For a company like Dun and Bradstreet, a website that delivers a great browsing experience is essential not just for its image, but it directly impacts its revenue. The company hosts data and information on businesses and it makes money by selling that information to analysts, sales and marketing professionals, and business intelligence experts. To increase the chances of that happening, Dun and Bradstreet employs a digital experience team whose sole job is top optimize its web properties for the easy discovery and purchase of the right data reports.
That’s no easy feat when you have to query a database of over 235 million global companies and 53 million professional contact names every time a site visitor comes looking for information. Trying to optimize the many different components of a site with such a complex backend system can be like turning an ocean liner around, and it presented a major challenge for the Dun and Bradstreet digital experience team.
Here’s how they approached it:
The company’s goals
Jeannine D’Allegro, Dun and Bradstreet’s global leader of digital properties, optimization and social media says the goal of her team was to make the company website a “premier digital exchange.” That meant getting more people to visit, and more importantly, stay engaged long enough to purchase data or reports from the company.
Much of the focus was on effectively engaging the large audience that visited Hoovers.com, a subsidiary of Dun and Bradstreet which provides business research. Approximately four million people visit Hoovers.com every month, with half of those visitors going to its Company Pages. These are individual listings which contain in-depth information and records on almost every company operating in the country.
The key challenge within the Company Pages was to make visitors aware of the other, more valuable information they could access in the form of data and reports for purchase. At the time, Dun and Bradstreet was using a homegrown platform that couldn’t handle the complexity of the task. “We had a huge opportunity with Company Pages, but it was very difficult to make changes to an experience that brings so much traffic,” says D’Allegro. “Because it was so complex, even doing a simple A/B test wasn’t possible.”
The first step in the process for Dun and Bradstreet was to deploy a platform that could handle experience optimization, and digital asset management across a large, complex network of website pages. The company settled on Adobe Experience Manager, along with Adobe Target for web optimization.
For a company that made its name providing data to its customers, it was no surprise that Dun and Bradstreet wanted to make more decisions about the site experience and optimization based on quantifiable analytics. The team added Adobe Analytics to its suite of digital experience products, giving it access to three core, integrated solutions in Adobe’s Digital Marketing Cloud.
The company’s approach to optimizing its web experience through multiple platforms was straightforward:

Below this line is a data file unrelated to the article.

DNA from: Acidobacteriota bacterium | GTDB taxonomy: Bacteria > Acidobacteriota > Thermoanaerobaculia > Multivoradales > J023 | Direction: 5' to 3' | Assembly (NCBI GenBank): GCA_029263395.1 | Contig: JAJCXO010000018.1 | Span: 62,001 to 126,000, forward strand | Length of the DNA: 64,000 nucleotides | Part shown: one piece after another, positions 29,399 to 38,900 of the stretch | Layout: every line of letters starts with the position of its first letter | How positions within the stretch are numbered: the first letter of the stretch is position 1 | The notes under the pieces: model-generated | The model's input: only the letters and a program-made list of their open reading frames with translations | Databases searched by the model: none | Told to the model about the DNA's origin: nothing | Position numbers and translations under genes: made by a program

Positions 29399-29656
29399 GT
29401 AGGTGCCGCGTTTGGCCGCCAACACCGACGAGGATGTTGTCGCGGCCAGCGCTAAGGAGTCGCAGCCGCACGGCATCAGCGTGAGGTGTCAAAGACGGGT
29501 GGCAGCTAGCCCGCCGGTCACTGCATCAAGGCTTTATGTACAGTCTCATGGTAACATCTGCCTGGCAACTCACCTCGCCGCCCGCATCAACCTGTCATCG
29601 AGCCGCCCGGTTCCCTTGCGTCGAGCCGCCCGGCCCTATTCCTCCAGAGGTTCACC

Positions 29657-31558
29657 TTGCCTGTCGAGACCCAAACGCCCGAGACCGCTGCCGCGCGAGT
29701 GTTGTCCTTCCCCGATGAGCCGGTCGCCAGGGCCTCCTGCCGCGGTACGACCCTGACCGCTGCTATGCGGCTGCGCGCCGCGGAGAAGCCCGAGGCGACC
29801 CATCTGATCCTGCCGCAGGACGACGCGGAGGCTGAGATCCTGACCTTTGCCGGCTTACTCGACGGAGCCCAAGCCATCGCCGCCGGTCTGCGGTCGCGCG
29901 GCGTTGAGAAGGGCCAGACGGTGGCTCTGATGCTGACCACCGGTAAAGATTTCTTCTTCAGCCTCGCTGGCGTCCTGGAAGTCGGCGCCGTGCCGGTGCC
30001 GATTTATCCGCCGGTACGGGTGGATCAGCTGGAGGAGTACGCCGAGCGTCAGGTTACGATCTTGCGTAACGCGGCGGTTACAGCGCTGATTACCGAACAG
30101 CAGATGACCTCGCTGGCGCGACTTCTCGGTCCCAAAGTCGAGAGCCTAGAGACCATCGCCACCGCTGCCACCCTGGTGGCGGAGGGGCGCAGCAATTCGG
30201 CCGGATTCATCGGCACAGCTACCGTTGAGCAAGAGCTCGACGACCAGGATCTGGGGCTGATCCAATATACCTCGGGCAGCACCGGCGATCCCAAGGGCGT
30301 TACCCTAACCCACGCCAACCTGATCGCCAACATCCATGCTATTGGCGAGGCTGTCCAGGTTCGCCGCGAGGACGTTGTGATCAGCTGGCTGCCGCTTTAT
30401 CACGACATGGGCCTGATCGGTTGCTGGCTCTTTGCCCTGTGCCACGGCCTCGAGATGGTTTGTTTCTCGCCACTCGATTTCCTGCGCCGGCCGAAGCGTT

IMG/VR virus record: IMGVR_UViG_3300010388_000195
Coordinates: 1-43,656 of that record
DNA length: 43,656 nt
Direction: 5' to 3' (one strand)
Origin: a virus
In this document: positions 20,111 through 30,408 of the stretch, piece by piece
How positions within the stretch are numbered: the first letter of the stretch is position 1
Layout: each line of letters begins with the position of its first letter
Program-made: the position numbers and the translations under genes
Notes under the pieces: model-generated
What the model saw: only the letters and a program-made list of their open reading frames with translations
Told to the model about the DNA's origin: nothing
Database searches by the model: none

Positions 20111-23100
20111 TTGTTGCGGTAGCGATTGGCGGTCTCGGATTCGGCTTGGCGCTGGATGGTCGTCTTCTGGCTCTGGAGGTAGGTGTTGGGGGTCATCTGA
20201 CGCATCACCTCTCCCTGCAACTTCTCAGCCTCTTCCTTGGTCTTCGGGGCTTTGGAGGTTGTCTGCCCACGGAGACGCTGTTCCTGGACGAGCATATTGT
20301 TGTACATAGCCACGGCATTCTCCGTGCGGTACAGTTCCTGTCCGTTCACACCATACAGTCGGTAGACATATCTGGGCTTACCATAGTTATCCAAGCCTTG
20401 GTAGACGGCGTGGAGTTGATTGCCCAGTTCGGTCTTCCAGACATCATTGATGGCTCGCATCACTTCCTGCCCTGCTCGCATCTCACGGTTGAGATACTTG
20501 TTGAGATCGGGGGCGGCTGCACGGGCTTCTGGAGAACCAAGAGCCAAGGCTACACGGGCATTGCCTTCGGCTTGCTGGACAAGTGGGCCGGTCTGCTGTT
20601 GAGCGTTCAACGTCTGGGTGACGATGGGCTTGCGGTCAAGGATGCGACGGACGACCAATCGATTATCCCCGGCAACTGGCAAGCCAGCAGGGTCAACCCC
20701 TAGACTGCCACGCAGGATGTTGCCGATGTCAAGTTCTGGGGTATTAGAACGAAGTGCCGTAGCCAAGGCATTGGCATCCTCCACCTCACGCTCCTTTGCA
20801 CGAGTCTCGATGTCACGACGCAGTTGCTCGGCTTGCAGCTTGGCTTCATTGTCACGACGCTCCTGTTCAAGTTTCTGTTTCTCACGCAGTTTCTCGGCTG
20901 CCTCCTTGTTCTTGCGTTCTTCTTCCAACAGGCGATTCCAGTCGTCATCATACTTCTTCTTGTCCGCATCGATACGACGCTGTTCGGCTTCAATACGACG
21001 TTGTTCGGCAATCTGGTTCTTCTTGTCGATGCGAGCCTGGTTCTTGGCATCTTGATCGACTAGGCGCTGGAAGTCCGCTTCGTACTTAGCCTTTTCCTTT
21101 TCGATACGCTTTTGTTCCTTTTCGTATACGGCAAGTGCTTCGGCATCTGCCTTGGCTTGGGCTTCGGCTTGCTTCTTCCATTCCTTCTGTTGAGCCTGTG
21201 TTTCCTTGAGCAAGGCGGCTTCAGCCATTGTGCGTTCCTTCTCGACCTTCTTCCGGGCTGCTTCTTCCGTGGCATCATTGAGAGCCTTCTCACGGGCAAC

1) Use Adobe Analytics to gather data on how visitors were interacting with the site and identify areas of improvement.
Through Analytics, the experience team gathered insights on the type of people visiting the site, the content they tended to click on, how they navigated through the pages and what triggered high-level interactions. In addition, they were able to consolidate all the customer data from website interactions, chats, calls and web forms into a single source that could be accessed for testing and segmenting. “By the end of it, we had lots of data which told us what to do,” says Allegro. “The challenge was how to test those changes quantitatively so that we weren’t stuck making changes that were not necessarily validated.”
2) Based on the analytics data, create tests using Adobe Target to optimize the web content and layout
Dun and Bradstreet worked with digital consultants MECLabs to devise a series of A/B and multivariate tests which were planned out on a testing calendar. Through the tests, the team was able to figure out the best placement of links to reports, and even the colors and visuals that worked best for the site (in this case, they found that any shade between teal and blue was ideal.)
“Once we got the platform started, we were able to test small iterations, which gave us significant results,” says D’Allegro. “We saw wins within the first month, which carried on for a year, and we’re still leveraging those learnings today.”
Another interesting finding was that visitors preferred to see actual thumbnails of the reports they were clicking on rather than stock images of people or professionals sitting next to a computer or talking. “We learned to keep the design simple, and show people exactly what they were going to get when they clicked on something,” says Jacquelyn Kearns, SVP and global head of digital, operations, analytics and technology at Dun and Bradstreet.
3) Use Adobe Experience Manager to implement changes to the website experience based on the test results
In addition to using Experience Manager to easily tweak layouts, text and images on the fly, Dun and Bradstreet used the platform to manage its large reserve of proprietary content. This included whitepapers, infographics, podcasts and more. Content managers were now able to use tags and content taxonomy to track versions and eliminate the duplication of assets.
– D&B saw click-throughs from its Hoover’s homepage to other product and informational pages increase 25% to 200%.
– Homepage bounce rates were reduced by 21%.
– One of the most effective changes made using the platform was the placement of more text and visuals that clearly communicated to users how to sign up for a free trial and receive more information. As a result, lead generation activity from chat and phone calls doubled.
– Customer follow-up surveys all showed improved ratings for website experience.